In the News

Trump for 2024?

Mike McCartney

16th August 2021

And what does this say about the American electoral process?

There was a fine article by Jonathan Freedland in the paper recently, about the continued importance of Trump. Despite being out of office, and banned from mainstream social media outlets he still holds sway over the Republican Party. First, he influences results of Republican primary contests for congressional seats. Second, he has convinced the majority of Republican supporters that he won the election. Third, he is amassing a lot of cash. And as a a result of a confluence of factors, he is the favourite of many pundits to regain his party's nomination for a third tilt at the White House.

As Freedland writes:

"He [Trump] cannot yet be consigned to the past, because he is affecting the present and looms over the future.

The clearest evidence is the expectation that he will win the Republican presidential nomination for a third time and be the party’s next choice for the White House. You need only take a look at admittedly premature polls of the putative Republican field for the next election: he’s at the top, every time, with 76% of Republicans viewing him favourably. It was scarcely a shock when the Trump-backed candidate beat better-qualified rivals to win a Republican congressional primary in Ohio this week. Not for nothing does the former Bush speechwriter David Frum say of Trump, “Unless he’s dead or otherwise unable by then, he’s the likeliest 2024 nominee.”"

See the full article here:

Whether or not this is good for democracy in the USA or abroad is not the subject of this blog. What it made me think was that it is less than a year since the 2020 election, and even less time since Trump (just approaching seven months) gave his rambling farewell address from the White House's Blue Room, but speculation is already rife regarding the 2024 contest. (If you want to know, it's 1187 days between when I read Freedland's article and the date scheduled for the 2024 election - and they say a week is a long time in politics!). Thus this raises questions about the system used for electing the Commander in Chief.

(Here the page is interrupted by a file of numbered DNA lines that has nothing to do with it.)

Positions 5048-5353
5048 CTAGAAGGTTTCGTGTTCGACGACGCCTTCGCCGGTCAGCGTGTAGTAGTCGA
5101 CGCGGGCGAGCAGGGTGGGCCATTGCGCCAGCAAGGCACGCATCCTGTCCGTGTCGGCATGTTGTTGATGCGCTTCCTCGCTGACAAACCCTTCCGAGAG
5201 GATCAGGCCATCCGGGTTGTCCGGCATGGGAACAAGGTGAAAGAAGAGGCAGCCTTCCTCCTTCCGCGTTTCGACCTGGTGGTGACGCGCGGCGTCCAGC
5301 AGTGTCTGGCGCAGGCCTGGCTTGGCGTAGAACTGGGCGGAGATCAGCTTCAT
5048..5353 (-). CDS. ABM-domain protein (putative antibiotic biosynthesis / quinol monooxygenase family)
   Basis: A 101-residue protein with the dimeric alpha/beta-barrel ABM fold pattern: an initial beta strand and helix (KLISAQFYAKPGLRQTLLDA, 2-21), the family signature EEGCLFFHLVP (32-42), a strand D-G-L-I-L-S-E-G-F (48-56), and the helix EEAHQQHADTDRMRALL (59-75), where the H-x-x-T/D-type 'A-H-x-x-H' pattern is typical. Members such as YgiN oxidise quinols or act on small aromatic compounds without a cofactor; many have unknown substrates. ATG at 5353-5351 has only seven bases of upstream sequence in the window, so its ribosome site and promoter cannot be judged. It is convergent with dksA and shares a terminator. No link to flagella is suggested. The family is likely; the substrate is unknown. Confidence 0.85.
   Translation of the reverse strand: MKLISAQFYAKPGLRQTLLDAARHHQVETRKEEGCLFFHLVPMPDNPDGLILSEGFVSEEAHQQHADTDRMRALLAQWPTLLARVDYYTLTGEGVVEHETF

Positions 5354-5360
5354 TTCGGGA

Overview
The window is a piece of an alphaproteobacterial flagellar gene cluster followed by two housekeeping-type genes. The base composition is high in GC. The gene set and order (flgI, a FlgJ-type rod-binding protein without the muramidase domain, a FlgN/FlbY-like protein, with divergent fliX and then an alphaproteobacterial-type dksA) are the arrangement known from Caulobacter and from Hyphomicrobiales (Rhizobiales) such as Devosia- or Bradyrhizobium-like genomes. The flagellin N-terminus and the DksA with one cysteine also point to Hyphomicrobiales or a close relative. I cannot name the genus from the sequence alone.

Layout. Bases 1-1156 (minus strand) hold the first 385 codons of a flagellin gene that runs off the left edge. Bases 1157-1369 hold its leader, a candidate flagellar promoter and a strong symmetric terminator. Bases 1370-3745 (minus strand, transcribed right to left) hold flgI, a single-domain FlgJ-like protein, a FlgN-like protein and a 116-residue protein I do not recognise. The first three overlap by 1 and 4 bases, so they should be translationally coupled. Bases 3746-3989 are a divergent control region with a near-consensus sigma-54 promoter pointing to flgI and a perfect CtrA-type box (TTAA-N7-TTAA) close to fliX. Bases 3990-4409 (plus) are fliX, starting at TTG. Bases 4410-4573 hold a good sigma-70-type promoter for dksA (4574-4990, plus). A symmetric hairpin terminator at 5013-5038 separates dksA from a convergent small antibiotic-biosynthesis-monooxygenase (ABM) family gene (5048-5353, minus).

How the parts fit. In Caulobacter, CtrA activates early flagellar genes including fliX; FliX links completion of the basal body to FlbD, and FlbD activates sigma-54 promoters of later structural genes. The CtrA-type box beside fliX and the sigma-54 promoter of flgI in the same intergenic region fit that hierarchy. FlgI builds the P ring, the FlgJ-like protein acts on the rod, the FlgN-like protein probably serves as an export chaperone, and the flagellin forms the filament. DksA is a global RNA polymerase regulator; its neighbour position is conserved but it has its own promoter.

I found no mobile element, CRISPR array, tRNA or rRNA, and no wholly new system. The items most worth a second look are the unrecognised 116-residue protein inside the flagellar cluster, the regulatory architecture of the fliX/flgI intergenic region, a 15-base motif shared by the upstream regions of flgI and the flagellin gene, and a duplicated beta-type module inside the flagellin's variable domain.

As a reminder, basic arguments for and against the presidential primary process are below.

Presidential primaries: the case for

  1. Primaries are democratic and post 1968 have opened up selection to party supporters rather than party elders behind closed doors, in smoke filled rooms, as they did with Hubert Humphrey in 1968.
  2. Iowa and New Hampshire have relatively small populations therefore this gives voters the opportunity to meet candidates face to face and indulge in some old fashioned “retail politics”, a process that would not be possible if one of the bigger states was first or if there was a clutch of states voting on the same day.
  3. Primaries are expensive but when we bear in mind that McDonalds spend well over half a billion dollars per year on advertising in the USA then the figures seem much more reasonable.